No one in religious (or Israeli political) leadership was sure how to confirm whether these people had an unbroken halachically Jewish line, since halachic status is very important in many areas of Jewish law. Many people argued that they should be converted, either because they believed the Ethiopians were not really Jewish at all or that their status was too difficult to determine with certainty (I think the distinction in intent here matters, but some people don't). In the 1970s, the Israeli government, the Chief Sephardi Rabbi Ovadia Yosef, and the Chief Ashkenazi Rabbi Shlomo Goren decided that the Beta Yisrael qualify as Jewish and thus could get Israeli citizenship under the Law of Return, which does not itself require halachic Jewish status. While the two Chief Rabbis ruled that the Ethiopian Jews were halachically Jewish, the Israeli government (which I presume means the Rabbinate?) required many (most?) people to get geirut l'chumrah, a conversion in case of doubt. Aka, just in case. You can read more about geirus l'chumra here. (Spoiler alert: I'm generally not a fan of geirus l'chumrah.)

But lots of Israelis still get all uppity about the Jewishness of Israeli Ethiopians, whether they converted or not. There was and continues to be intense racism against Ethiopian Jews in Israel, and much of it is cloaked under "they're not really Jews anyway, they don't deserve to be in Israel in the first place." Even those who converted

Apparently Eda Haredit, Barkan's new certifying agency, agrees:
“Due to our commitment to wine lovers who also keep kosher, [Eda Haredit] is even more careful about wine production by those whose Jewishness is in doubt,” the group said in a statement.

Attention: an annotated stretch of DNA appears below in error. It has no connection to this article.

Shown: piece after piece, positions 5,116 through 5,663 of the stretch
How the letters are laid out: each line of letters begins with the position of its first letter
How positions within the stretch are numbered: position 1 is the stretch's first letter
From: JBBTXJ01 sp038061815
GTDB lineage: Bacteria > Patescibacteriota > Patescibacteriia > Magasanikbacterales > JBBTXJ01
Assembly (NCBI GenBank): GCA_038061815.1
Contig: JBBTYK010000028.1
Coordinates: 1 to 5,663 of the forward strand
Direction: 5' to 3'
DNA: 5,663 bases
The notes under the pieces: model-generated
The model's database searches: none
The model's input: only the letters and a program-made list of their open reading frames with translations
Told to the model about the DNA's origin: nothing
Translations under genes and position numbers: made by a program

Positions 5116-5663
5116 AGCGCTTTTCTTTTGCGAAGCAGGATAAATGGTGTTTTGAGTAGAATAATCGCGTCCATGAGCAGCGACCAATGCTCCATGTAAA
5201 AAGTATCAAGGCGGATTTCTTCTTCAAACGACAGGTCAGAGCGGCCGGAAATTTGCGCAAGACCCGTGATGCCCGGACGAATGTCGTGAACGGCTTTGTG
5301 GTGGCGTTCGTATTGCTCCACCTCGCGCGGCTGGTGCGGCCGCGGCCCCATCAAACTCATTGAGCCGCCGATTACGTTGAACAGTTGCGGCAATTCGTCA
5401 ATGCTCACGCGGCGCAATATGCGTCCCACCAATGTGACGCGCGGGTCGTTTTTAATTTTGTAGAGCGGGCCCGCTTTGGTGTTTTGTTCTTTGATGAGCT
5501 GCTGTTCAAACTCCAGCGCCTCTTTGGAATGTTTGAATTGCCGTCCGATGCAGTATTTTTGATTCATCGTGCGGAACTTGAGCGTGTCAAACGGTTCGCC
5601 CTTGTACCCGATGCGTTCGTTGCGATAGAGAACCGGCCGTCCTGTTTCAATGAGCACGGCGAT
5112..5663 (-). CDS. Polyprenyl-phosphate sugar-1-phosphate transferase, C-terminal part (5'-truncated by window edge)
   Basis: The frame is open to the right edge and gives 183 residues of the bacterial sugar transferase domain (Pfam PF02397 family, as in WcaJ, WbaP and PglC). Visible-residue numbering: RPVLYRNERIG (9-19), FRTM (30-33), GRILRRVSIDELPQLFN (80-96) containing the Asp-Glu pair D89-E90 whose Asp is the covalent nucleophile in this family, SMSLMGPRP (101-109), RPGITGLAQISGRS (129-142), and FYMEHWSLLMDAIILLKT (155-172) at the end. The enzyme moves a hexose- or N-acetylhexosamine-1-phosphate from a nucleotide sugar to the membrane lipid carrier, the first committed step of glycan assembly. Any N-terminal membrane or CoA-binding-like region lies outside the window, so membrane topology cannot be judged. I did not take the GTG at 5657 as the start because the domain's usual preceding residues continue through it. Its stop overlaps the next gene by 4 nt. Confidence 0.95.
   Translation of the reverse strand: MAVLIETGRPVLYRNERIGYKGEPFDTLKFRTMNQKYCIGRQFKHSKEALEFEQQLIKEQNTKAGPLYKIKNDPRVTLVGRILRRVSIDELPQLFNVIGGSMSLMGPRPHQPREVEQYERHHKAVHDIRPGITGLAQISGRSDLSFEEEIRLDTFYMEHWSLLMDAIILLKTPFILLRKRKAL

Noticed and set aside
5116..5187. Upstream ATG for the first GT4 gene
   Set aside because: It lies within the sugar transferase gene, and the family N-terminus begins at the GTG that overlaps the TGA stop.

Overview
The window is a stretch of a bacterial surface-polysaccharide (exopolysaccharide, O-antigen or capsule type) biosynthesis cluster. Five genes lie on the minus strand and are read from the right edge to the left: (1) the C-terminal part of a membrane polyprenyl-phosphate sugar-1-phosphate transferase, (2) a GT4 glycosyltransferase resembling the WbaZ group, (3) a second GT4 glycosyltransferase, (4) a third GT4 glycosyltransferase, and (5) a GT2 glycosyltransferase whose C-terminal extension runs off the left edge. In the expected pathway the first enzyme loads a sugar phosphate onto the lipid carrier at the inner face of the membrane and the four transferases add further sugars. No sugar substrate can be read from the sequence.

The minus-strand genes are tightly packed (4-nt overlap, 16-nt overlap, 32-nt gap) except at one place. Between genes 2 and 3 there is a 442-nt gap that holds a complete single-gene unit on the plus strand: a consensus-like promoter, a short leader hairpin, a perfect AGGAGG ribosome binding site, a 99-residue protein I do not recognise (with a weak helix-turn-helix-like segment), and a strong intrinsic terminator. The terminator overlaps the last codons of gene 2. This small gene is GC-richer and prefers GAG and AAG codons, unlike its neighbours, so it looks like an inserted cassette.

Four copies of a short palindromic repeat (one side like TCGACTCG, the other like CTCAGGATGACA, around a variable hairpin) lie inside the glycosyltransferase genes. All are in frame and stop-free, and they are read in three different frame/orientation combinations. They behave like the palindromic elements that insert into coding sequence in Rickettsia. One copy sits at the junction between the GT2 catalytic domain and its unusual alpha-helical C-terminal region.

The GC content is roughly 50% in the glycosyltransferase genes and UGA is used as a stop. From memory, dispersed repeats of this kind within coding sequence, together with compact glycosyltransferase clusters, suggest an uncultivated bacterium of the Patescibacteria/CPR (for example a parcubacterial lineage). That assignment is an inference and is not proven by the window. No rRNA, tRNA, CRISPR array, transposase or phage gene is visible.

The Eda Haredit inspector supervising Barkan confirmed to Kan that he does not allow most of the Ethiopian employees to touch the wine, explaining that the private organization “is not willing to accept Ethiopians.”

They do not hold by the Chief Rabbis' rulings and have decided these people's status is uncertain whether or not they converted.

And that is why this story is particularly important for conversion candidates to understand. Whether or not someone thinks of Ethiopian Jews as a whole or individual Ethiopian Jews as converts, this situation shows conversion denial on top of the racism involved (racism and conversion denial often go hand in hand, btw). It's important that so many people are willing to ignore or deny conversions they don't like. The normalization of the idea that some conversions are valid and some aren't even when performed by the same agency, the Rabbinate, is unacceptable on multiple levels. You must understand that no conversion is ever "safe" from questioning by people with bad motives (or simply bad middos). Stop looking for the bulletproof conversion because it doesn't exist, and it never will so long as we accept conversion denial as valid discourse. No one should ever pick and choose conversions to accept. If you want to deny all conversions from a particular beit din, that's a different discussion.


Back to the story. Edah told Barkan that Ethiopian Jews cannot be allowed to touch wine, or else it will become treif. And can you imagine how many ways you might accidentally touch wine or a vessel holding it in a winery?? Barkan began transferring Ethiopian employees to other parts of the business. Some early reports said they were fired, but that doesn't appear to be the case. Barkan went out of its way later to say that the transfers did not harm the employees' livelihood, which was nice of them I guess.